Fear about making a wrong step. Anxiety about how we’re perceived.

It becomes impossible to discern whether our survival instinct or our self-sabotage behavior is taking the wheel.

What’s more, we are so fixated on the result—the dread, the fear—that we don’t consider the origin.

We don’t know how we’ve come to this place. We don’t think of all the little ways we’ve protected ourselves by avoiding what we love. We only know that there’s a barrier now, and we’ve no idea how to shatter it.

Over time, our fears and self-sabotaging behavior becomes a self-fulfilling prophecy.

We paint such a vivid scenario of failure that we can no longer visualize success.

We panic during our presentations, or we avoid tasks that challenge us.

We hold ourselves back, which streamlines us right into the very end results we feared.

Avoidance is a self-sabotage behavior that never leads to happiness. At best, avoidance is a feeble umbrella that shields us from a little bit of rain, but also keeps us in the shadows. It confines us into a tiny, “safe” place with no room to grow.

In extreme cases, self-sabotage manifests into addictions—food, gambling, drugs, alcohol—or even suicidal tendencies. It could be argued that these are false coping mechanisms when we’ve lost our ability to have what we need.

Hard as it is to believe, we’ve learned these self-sabotage behaviors by trying to survive.

In the moment, we don’t see avoidance as self-neglect. We see it as survival. If we don’t put ourselves on a stage, if we don’t proudly showcase ourselves, we can’t be mocked. We can’t fail. But we also can’t succeed.

How to Stop Self-Sabotage Behaviors?

How can you stop self-sabotaging behaviors and even recognize themFortunately, self-sabotage can be confronted. By truly analyzing ourselves, and by being honest with our motivations, we can start to unlearn this toxic behavior.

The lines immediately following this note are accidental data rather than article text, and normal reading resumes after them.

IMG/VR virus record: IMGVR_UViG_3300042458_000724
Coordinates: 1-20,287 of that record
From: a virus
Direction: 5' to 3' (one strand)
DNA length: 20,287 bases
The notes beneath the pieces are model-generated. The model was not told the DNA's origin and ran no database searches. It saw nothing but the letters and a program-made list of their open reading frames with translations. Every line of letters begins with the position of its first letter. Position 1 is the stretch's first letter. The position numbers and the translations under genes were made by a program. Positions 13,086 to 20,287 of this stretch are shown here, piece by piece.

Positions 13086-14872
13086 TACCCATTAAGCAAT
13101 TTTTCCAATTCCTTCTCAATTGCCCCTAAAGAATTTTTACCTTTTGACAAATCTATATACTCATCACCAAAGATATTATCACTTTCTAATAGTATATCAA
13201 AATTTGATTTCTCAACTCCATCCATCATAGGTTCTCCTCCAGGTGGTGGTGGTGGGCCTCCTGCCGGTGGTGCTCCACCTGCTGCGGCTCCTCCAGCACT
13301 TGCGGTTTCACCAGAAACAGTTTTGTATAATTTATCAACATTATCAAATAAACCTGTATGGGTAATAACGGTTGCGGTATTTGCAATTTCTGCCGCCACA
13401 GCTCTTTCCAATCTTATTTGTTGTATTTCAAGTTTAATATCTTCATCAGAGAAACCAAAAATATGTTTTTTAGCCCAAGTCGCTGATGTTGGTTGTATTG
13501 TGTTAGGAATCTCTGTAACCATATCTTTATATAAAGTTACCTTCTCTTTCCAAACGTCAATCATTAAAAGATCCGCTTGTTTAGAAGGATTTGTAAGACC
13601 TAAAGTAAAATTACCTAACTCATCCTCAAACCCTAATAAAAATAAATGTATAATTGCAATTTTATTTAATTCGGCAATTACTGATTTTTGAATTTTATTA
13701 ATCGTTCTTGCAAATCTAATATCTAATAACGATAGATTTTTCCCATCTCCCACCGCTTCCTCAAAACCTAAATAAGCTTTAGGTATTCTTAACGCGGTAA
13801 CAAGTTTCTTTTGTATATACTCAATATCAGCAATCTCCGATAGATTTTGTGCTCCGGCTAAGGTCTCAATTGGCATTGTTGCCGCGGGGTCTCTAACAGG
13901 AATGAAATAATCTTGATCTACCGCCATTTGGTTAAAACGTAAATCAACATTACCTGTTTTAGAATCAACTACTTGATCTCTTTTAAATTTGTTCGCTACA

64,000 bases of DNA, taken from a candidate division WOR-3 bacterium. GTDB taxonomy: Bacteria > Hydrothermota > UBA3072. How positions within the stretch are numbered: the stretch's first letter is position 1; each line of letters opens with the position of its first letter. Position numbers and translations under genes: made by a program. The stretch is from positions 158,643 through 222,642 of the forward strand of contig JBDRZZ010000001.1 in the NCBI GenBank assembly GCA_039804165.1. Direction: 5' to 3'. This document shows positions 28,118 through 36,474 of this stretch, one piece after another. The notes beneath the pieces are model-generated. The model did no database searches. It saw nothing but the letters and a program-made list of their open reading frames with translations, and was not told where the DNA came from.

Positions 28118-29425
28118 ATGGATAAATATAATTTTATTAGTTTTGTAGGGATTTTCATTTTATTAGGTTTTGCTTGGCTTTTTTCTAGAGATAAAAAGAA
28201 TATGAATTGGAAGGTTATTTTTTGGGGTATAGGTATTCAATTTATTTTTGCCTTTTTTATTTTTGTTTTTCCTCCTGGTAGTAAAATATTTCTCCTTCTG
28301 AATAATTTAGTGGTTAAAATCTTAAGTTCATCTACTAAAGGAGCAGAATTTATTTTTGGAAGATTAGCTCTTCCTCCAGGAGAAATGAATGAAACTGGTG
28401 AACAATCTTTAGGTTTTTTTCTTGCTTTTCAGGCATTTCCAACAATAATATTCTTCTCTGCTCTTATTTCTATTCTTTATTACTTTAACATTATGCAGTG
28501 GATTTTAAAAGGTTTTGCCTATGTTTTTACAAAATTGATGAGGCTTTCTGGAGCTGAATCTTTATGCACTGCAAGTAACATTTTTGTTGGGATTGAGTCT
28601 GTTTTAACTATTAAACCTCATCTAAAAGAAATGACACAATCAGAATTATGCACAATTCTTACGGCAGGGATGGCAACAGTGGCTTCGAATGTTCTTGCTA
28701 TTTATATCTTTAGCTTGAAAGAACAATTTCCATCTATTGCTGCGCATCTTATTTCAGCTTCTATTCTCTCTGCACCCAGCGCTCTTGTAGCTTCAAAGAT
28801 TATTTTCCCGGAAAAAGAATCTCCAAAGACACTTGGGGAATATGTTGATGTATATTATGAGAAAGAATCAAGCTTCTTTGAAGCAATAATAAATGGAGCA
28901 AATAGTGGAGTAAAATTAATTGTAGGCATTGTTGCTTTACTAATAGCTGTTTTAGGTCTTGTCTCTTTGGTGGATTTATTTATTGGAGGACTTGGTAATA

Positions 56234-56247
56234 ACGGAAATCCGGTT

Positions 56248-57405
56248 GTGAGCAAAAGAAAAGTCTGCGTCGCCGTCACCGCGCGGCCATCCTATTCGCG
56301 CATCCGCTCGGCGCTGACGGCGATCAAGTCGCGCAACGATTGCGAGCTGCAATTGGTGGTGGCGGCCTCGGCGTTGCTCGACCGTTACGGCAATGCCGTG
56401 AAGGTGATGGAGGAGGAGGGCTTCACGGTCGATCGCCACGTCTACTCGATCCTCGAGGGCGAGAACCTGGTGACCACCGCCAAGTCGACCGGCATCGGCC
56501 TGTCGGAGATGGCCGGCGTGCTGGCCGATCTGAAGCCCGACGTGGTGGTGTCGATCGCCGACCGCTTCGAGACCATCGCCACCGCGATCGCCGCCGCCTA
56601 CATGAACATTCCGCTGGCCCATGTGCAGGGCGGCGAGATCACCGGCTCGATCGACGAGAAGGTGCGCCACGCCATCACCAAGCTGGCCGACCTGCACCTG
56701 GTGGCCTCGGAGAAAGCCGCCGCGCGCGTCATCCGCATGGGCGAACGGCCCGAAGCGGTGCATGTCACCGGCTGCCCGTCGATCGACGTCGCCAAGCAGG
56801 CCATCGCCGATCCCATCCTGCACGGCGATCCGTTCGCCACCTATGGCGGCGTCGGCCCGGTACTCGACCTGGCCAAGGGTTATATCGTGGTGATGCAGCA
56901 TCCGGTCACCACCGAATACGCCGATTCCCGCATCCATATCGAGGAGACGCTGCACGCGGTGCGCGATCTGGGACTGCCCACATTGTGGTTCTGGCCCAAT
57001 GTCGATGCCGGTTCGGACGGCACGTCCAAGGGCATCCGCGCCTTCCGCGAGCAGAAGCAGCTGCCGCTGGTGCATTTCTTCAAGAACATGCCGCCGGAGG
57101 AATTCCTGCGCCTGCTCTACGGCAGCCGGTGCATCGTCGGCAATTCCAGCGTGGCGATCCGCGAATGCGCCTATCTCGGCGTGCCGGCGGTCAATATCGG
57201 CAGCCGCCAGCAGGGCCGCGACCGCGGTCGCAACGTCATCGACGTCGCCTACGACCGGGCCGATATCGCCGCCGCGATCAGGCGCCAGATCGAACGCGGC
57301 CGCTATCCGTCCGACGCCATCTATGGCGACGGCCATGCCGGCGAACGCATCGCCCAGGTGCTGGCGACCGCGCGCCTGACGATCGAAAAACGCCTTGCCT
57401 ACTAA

For starters, we need to eliminate the stigma around failure.

Yes, it is very possible that someone won’t like your haircut.

Yes, you may be teased when you get on stage.

But the benefits can still outweigh the consequences. You learn to love your appearance more fiercely, and solidify your sense of self. You perform your heart out, until the audience disappears.

You stop seeing failure as a punishment and you begin to see it as a minor nuisance to overcome.

Think about that umbrella of avoidance that we create. Weigh the benefits and risks of closing it up. Yes, you’ll experience some rain. But there’s a whole world out there filled with rewards and benefits too.

By exposing ourselves to the things we fear, bit by bit, we build up a tolerance.

We become less afraid.

After a lifetime of self-sabotage behaviors, this is by no means a small task.

It may require years of exposure therapy, or possibly a qualified therapist.

It may require journaling or daily affirmations.

The journey is different for everyone.

The important takeaway is that it is possible to stare down the self-sabotage behaviors that holds us back from living and loving each day.